Short Story Of the Day (flash fiction), Life at the Baker by Bill Chance

“He thinks money spent on a home is money wasted. He’s lived too much in hotels. Never the best hotels, of course. Second-rate hotels. He doesn’t understand a home. He doesn’t feel at home in it. And yet, he wants a home. He’s even proud of having this shabby place. He loves it here.”
― Eugene O’Neill, Long Day’s Journey into Night


I have been feeling in a deep hopeless rut lately, and I’m sure a lot of you have too. After writing another Sunday Snippet I decided to set an ambitious goal for myself. I’ll write a short piece of fiction every day and put it up here. Obviously, quality will vary – you get what you get. Length too – I’ll have to write something short on busy days. They will be raw first drafts and full of errors.

I’m not sure how long I can keep it up… I do write quickly, but coming up with an idea every day will be a difficult challenge. So far so good. Maybe a hundred in a row might be a good, achievable, and tough goal.

Here’s another one for today (#33 – One third of the way there!). What do you think? Any comments, criticism, insults, ideas, prompts, abuse … anything is welcome. Feel free to comment or contact me.

Thanks for reading.


A handful of miles west of the DFW Metroplex is a smallish town of 15,000 called Mineral Wells, Texas. The town has a surprisingly interesting and colorful past. I especially like that one claim was that the well water could help “crazy” people. Modern analysis reportedly shows a significant amount of lithium in it.

One remnant from history is the Baker Hotel. It’s a huge fourteen story rambling luxurious ruin completely out of place in that sleepy Texas town. Closed for generations and tumbling into decay. There have been several attempts bring it back to glory. Let’s hope the latest one is successful.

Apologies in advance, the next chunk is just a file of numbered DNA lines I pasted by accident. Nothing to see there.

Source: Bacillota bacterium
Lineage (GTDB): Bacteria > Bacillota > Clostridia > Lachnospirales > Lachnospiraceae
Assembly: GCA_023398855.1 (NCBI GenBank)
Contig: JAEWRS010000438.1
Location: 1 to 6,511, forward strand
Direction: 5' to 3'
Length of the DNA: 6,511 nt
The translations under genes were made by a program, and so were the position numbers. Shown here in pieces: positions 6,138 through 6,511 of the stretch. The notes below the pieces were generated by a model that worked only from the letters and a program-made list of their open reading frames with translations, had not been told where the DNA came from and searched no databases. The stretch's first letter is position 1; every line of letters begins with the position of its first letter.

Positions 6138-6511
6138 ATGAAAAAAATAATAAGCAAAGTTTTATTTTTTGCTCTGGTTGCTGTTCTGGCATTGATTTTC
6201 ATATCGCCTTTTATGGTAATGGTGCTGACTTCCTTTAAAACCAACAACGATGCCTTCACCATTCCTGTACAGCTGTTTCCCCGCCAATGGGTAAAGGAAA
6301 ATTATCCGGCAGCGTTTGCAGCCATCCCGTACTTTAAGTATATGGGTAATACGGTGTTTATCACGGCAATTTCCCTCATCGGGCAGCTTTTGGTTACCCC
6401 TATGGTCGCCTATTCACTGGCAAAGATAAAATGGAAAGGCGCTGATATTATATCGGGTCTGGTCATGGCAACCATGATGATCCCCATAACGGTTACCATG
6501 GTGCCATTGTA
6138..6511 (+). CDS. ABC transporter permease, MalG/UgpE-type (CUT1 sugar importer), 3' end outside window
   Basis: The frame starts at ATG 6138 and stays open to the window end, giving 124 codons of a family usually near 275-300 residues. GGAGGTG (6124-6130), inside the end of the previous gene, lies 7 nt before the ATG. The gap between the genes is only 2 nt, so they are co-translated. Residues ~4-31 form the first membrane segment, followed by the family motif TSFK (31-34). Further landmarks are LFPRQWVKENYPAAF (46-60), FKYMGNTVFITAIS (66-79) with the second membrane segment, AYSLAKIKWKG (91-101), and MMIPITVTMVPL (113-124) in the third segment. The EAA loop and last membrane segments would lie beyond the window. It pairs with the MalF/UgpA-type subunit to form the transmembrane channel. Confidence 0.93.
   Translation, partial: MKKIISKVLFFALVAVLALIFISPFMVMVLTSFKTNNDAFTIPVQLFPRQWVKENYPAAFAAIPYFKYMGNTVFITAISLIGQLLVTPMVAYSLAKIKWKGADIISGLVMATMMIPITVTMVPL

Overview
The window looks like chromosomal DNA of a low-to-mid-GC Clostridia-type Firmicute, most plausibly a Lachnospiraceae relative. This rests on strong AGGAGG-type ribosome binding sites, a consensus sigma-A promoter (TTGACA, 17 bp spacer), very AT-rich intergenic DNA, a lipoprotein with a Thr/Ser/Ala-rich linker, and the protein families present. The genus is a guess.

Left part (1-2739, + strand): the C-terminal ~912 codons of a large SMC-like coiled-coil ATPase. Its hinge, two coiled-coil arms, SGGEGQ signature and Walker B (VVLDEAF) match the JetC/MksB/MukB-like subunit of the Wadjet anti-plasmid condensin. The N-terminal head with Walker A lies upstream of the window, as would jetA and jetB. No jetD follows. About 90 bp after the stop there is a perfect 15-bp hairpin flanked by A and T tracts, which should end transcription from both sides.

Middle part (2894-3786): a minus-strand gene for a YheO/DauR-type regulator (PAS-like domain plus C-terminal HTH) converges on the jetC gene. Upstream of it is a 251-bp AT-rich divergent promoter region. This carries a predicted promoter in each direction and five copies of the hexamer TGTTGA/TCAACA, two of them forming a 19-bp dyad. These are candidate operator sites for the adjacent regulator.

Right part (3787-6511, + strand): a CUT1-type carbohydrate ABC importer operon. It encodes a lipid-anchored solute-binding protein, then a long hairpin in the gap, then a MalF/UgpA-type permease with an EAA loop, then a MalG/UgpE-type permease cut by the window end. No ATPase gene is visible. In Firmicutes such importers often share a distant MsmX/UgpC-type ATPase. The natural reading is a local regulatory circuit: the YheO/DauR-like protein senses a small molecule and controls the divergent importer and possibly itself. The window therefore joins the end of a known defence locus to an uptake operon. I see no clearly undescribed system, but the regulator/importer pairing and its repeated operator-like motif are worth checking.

I go to Mineral Wells every now and then to go camping at the State Park or ride my mountain bike. Whenever I do I go by the Baker, look it over, and think about what it once was and what it is now. If they do manage to renovate it (and I wonder about how likely this is – from the article: “make sense of a $65 million redo of a building that’s projected to be worth only $40 million once the renovation is complete”) we need to go some weekend and have a big party.

At any rate – the hotel inspired me to write this dystopian story.


Life at the Baker

The Generators woke Benny as they passed on their way to work through the corridor outside his room. Young, boisterous, and pumped up, they were always loud before they spent the night pedaling the generators in the Baker Hotel’s gym, providing what feeble electric light they could.

Benny crawled from bed and raised the one untaped corner of the thick aluminum reflective paper that covered his window, peering out to make sure the last sliver of the burning sun had dipped below the horizon. The night was going to be hot but the day was unbearable. It was still two days from his allotted bath – he dipped the corner of a towel in the stagnating basin of water and rubbed his face as best he could. There was a rustle as Benny’s TODO list slid under the door. Picking it up, he sighed as he saw the length of it. He lifted the heavy canvas bag of tools to his shoulder and shuffled out to go to work.